In true millennial fashion, my fiancee Greg and I met in college and then reconnected a few years later on social media. At the time, Greg was working as a substitute teacher/aspiring novelist and I was a freelance web designer and developer.
After 3 years of dating, Greg popped the question during a day at the zoo!
Wedding Planning in 2020
We immediately began planning our wedding. We set the date for October 31st, 2020 since Halloween is our favorite holiday. Neither of us wanted to throw anything enormous or lavish; we planned on inviting just over 100 people to celebrate our marriage with us.
Over time, we realized that we wanted to hold a smaller ceremony and a larger reception instead. We sent out the invitations and planned on renting an AirBNB to host a small ceremony and dinner with 16 of our closest loved ones – parents, siblings, and friends – from all over the country.
The Pandemic Becomes a Problem
Due to the COVID-19 pandemic, Greg and I made the decision to scale back our wedding even further. Almost everyone we had invited to our small ceremony would either need to travel or had some degree of health vulnerability. It simply wasn’t safe to ask people to travel or spend an evening around others in close quarters. Specifically my mom – who has Lupus – was at high risk of contracting the virus.
When this decision was made, Greg and I were already 4 months deep into quarantine. Throughout that entire time, we had not been in physical contact with friends or family. It was emotionally overwhelming to have to cancel the wedding we wanted, in lieu of an exchange of vows with 2 witnesses instead.
And while family and friends understood our reasoning, we felt guilty. We wouldn’t be able to share the start of our marriage with the people who loved and supported us most.
In a desire to stay connected with loved ones and continue to make them feel like a part of the wedding journey, I put my design skills to work and launched a small, simple website so that I could share details and photos in one place. More than that, it was a way I could tell my friends and family, “Our marriage is ours, but I think of you as a part of our story.”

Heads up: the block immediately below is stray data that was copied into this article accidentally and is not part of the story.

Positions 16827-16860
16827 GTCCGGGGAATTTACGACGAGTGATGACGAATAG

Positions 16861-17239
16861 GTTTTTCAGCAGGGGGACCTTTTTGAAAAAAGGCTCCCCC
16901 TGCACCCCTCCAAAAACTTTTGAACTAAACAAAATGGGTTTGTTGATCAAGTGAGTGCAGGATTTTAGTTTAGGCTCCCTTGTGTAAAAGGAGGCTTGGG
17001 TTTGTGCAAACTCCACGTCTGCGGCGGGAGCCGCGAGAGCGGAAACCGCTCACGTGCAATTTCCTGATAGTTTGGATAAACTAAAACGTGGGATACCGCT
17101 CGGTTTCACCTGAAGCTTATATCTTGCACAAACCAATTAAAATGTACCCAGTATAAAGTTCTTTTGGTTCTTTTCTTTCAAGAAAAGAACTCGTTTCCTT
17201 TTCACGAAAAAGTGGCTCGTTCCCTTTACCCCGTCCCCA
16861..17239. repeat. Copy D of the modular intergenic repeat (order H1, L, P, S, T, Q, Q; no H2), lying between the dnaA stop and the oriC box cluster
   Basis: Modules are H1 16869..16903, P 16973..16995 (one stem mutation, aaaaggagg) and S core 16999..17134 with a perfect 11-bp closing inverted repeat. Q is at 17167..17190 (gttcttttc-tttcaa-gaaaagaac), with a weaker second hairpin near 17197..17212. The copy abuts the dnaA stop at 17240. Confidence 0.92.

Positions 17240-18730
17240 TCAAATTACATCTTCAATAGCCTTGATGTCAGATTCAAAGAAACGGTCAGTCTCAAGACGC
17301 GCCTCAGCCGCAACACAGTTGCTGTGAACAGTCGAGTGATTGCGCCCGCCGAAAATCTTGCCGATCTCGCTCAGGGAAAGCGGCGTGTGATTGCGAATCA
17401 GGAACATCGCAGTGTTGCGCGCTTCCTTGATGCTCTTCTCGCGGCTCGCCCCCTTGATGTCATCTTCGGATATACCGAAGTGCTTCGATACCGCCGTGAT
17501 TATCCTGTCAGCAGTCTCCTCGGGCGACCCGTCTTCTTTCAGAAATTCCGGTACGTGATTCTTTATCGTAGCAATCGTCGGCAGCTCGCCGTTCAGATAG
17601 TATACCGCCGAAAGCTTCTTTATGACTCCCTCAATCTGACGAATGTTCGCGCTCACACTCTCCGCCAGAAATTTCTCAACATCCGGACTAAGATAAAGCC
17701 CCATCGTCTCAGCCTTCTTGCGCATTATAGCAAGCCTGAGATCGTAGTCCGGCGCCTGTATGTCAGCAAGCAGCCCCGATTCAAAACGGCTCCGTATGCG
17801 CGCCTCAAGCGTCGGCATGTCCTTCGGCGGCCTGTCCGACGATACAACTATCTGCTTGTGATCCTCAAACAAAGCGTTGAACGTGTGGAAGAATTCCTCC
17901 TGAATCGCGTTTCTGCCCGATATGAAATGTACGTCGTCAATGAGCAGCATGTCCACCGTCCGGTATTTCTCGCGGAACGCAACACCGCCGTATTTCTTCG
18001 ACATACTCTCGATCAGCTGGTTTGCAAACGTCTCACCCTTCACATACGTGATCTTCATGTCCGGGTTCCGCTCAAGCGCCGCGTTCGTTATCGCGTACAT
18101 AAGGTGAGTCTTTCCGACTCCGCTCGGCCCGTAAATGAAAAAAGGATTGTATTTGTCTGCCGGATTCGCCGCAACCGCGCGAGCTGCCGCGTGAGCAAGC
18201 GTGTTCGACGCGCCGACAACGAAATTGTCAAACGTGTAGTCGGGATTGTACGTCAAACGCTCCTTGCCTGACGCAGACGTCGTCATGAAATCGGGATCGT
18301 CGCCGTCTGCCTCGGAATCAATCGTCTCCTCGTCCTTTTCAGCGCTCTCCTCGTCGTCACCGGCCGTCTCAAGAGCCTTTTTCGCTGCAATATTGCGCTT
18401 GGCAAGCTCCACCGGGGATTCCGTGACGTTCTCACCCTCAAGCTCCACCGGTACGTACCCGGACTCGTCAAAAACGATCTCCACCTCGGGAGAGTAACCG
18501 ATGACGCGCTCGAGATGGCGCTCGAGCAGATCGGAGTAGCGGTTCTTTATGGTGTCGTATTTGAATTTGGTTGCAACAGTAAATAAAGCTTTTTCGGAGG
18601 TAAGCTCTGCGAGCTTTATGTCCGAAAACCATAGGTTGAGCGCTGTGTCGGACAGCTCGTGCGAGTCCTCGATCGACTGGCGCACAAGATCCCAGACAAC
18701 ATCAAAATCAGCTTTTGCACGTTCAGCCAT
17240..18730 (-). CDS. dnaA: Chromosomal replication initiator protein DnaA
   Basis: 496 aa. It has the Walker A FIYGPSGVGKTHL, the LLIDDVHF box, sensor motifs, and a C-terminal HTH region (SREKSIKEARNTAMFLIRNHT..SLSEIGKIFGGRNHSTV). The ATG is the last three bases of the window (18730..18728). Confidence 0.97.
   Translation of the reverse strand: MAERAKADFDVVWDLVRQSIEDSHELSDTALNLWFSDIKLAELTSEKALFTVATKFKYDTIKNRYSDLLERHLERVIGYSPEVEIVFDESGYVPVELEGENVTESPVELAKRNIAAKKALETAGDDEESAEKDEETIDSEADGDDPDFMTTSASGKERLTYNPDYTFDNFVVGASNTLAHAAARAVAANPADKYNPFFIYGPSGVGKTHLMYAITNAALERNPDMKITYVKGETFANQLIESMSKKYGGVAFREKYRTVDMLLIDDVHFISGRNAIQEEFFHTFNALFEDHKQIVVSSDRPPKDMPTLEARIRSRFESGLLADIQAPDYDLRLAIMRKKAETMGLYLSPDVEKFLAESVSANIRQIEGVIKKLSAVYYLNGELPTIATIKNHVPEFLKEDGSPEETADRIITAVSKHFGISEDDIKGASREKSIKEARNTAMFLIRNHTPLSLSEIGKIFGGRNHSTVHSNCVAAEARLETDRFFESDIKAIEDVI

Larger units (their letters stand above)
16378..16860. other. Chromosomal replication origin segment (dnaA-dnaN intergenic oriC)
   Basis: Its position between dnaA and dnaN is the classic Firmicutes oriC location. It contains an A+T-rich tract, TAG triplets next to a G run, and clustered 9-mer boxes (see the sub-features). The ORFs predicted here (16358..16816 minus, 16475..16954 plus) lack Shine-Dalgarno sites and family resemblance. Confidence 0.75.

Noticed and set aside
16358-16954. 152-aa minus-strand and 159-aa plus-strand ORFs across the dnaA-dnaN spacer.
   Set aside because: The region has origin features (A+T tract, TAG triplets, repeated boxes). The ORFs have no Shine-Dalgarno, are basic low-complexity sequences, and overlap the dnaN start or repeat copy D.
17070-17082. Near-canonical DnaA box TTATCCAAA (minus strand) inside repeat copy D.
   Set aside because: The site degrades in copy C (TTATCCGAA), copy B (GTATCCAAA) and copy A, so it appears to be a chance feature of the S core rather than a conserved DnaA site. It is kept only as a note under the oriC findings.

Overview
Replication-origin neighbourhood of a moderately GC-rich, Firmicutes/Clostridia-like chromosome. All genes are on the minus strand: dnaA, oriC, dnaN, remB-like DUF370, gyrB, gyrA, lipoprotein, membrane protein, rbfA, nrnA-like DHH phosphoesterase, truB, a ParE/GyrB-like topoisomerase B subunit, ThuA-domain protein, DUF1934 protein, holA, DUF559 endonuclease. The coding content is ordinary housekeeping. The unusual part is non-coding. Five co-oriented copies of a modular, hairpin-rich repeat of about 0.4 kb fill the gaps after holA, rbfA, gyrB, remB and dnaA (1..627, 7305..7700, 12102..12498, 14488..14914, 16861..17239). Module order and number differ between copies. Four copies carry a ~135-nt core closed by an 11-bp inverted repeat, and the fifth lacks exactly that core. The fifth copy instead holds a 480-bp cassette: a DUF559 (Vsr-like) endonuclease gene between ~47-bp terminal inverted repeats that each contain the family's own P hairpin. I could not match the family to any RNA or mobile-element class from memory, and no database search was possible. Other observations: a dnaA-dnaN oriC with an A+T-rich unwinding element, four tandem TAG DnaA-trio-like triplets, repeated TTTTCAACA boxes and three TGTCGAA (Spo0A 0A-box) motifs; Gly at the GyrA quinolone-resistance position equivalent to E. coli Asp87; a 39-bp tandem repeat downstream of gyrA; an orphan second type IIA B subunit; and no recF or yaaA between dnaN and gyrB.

Adding Virtual Gifts to the Wedding Website
You may be wondering – where does GiveWP come into play here? We had been asked multiple times whether we were going to set up a registry to accept gifts. Gift giving is such a big tradition with weddings, especially in Carribean families like mine.
It didn’t feel right to set up a registry when we weren’t throwing a party. So as a compromise, I decided to set up a GiveWP form where family and friends could send us a bit of money as a congratulations gift.
Here’s how I did it!
I used the free plugin to create a simple form. It was easy to change the wording on the form to say “gift” rather than “donation.” Given our celestial theme, I swapped the featured image for a starry stock photo. I loved that I could change the primary color so that the form meshed with the rest of the site design.
I enabled the custom amount on the form. It was important to me that no one felt pressured to give a specific amount.
I ensured that we could accept addresses so that I could send thank you cards when it was all said and done. And enabled commenting so that if anyone wanted to send us a little note or wish us well, they could do so as well.
Finally, I customized the email that went out to the person who gave us something. The standard email was fine, but we needed something a little more personal and heartfelt. We even embedded a photo so that we knew our “donor” would end their transaction with a smile.
Accepting money online isn’t about what we will buy with it at the end of the day. Even if we only receive $5 with this GiveWP form, it’s nice to be able to mimic the gift-giving portion of a full wedding, even at a distance.